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How many dimensions do physicist think exist?

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Initial post: Jan 14, 2013 8:46:52 PM PST
Last edited by the author on Jan 14, 2013 8:48:26 PM PST
D. Vicks says:
I've heard that some of the physicist at Cambridge think that there are 10 or 11.

In reply to an earlier post on Jan 14, 2013 9:20:07 PM PST
depends on context

our universe has ten dimensions
because it is a vibrating membrane from an 11 dimensional thingy

which implies that there could be oodles of other universes along tht 11th dimension each created by a vibrating ten dimensional membrane like ours is

but tht is just a math model

some new models go as high as 248 dimensions

we can only see 4 of them so do the other really matter to you

Posted on Jan 14, 2013 9:27:34 PM PST
D. Vicks says:
Can String theory or muti-dimensions be proven in a lab?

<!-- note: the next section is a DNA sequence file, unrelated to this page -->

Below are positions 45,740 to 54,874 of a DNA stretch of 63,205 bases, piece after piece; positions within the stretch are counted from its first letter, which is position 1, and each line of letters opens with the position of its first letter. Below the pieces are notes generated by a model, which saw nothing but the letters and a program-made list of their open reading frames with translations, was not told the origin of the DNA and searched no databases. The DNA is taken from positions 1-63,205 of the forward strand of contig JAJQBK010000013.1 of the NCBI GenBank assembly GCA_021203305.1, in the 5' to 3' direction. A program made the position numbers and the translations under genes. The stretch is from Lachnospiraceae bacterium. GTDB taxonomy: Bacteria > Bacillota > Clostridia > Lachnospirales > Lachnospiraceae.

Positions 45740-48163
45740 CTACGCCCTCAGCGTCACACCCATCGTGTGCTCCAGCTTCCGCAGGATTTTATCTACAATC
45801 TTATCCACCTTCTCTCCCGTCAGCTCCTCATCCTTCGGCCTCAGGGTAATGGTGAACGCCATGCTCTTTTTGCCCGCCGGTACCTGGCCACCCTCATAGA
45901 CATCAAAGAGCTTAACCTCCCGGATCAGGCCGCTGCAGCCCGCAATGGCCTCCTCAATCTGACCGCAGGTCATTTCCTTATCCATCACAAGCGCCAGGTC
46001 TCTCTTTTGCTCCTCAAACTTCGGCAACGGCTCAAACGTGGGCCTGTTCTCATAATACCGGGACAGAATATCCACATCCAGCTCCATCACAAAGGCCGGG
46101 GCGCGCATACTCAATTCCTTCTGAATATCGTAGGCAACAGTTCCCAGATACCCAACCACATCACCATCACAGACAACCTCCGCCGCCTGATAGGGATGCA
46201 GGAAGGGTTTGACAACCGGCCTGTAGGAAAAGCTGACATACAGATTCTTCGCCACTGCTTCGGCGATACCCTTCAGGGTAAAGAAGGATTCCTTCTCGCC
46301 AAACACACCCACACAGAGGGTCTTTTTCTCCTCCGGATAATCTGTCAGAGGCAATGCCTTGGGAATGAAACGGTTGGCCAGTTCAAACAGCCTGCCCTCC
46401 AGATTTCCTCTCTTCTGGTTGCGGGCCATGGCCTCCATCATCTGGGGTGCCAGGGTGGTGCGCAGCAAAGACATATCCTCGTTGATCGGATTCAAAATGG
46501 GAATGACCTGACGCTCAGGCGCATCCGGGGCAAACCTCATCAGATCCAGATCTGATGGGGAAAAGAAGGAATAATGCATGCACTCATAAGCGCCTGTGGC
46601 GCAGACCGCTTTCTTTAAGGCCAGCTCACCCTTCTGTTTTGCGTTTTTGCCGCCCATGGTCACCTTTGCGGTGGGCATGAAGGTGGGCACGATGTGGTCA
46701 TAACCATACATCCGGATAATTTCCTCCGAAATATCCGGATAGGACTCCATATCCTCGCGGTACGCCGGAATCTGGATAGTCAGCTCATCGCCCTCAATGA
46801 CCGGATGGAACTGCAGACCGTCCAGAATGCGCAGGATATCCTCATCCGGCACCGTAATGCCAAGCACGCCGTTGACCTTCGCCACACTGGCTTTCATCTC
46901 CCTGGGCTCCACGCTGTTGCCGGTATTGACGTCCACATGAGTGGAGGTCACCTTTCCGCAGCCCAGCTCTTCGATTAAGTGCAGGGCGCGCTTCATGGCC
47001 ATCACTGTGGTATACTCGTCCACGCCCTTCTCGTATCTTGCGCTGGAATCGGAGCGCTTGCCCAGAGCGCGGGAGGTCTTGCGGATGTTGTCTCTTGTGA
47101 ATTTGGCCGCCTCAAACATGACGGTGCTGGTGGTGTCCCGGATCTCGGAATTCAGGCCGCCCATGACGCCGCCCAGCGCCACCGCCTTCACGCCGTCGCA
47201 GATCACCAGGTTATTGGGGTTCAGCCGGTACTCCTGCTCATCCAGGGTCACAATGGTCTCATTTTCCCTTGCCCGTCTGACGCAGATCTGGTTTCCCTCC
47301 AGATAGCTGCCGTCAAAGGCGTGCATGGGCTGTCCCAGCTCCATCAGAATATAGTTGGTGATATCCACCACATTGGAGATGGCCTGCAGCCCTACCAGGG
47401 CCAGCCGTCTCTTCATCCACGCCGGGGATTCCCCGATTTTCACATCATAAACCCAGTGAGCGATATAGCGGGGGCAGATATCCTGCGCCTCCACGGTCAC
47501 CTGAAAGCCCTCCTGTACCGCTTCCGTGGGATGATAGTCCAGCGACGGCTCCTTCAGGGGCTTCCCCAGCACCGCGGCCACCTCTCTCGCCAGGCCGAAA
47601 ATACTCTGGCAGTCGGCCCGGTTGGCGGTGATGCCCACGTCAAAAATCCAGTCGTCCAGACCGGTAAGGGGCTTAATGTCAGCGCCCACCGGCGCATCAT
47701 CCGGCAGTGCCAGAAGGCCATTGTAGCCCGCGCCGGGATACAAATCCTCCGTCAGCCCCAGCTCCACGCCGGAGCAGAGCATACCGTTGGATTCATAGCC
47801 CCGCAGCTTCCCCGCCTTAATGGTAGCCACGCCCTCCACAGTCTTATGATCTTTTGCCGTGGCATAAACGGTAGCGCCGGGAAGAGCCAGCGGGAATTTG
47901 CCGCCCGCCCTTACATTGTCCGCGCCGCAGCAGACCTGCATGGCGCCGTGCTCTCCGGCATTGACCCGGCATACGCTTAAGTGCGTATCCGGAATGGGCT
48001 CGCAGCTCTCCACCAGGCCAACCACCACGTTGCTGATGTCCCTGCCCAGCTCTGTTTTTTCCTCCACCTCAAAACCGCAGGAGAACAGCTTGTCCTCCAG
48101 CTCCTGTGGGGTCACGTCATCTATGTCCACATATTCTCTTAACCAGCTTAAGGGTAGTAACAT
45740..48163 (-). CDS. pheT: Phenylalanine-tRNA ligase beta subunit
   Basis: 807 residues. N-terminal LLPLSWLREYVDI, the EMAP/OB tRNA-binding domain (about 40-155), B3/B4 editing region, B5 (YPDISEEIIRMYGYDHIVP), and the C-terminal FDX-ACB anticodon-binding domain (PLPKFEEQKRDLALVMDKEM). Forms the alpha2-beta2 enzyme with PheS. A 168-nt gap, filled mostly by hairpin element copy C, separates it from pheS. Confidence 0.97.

In reply to an earlier post on Jan 14, 2013 9:38:13 PM PST

there are many string theories
they are all special cases of m-theory

no known way to prove the models using that approach

In reply to an earlier post on Jan 14, 2013 9:55:27 PM PST
Doctor Who says:
String theory only allows 10,11 or 26 dimensions without introducing a tachyon. The 26 dimensional theories suffer from a lack of normal matter, so they are unlikely. The 10 dimensional string theories include hadrons, so they are more likely. The 11 dimensional M-theory is also a possibility. It has the potential to unify the other string theories into one, if correct. However, there has been no evidence for any extra dimensions experimentally at this point. Experimentally, there is also no evidence for string theory. Any discussion of the topic is theoretical in nature and purely speculative as to whether reality is actually described by any of the above theories.
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Discussion in:  Science forum
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Total posts:  5
Initial post:  Jan 14, 2013
Latest post:  Jan 14, 2013

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